Change Impact Analysis in Software Testing
What is Change Impact Analysis in Testing?
Every time a change is made in the code of a project, there is an impact on the system. Change Impact Analysis is defined as analyzing the impact of code changes in the deployed application. It gives information about the areas of the system that may be affected due to the change in the particular section or features of the application.
Change Impact Analysis in testing is one of the most important aspects software teams use to identify the risks related to the code changes in an application. Change Impact Analysis helps in identifying the impact of the changes on the modules and functionalities and how it comes to happen. It helps in recognizing which new test cases software developers ought to create to cover a new feature and the impact of the changes in the testing process.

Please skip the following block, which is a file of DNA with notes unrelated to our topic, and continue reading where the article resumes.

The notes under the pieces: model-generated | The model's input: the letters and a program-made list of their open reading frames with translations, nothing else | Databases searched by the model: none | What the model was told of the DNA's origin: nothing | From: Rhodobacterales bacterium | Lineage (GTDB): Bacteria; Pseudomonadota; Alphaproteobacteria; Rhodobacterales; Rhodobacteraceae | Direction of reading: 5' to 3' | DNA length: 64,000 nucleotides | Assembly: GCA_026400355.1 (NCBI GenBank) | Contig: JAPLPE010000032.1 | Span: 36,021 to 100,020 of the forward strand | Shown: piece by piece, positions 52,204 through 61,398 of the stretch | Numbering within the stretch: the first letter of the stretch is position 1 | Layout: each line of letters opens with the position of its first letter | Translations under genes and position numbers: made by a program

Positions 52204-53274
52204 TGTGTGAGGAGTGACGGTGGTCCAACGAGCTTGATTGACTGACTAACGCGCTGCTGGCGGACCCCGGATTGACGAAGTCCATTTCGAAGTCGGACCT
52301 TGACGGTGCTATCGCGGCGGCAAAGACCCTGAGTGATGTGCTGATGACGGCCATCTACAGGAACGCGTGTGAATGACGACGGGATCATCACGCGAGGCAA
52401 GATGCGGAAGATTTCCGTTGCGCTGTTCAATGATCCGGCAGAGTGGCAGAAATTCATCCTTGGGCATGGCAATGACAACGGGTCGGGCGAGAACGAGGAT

Why Do We Do Change Impact Analysis?
The flow of shipping to production must be smooth and error-free, fast in CI/CD pipelines. Every new PR has to be covered by tests in order to prevent bugs fall off the radar.
Potential risks introduced by the code changes must be discovered in order to move on. This is vital because if you have a large project, multiple developers are working on different parts of the codebase and hundreds of commits every day are made. It becomes tough to follow which PR impacts which parts of the application, whether it is well covered by tests or not, and how risky it is to move on.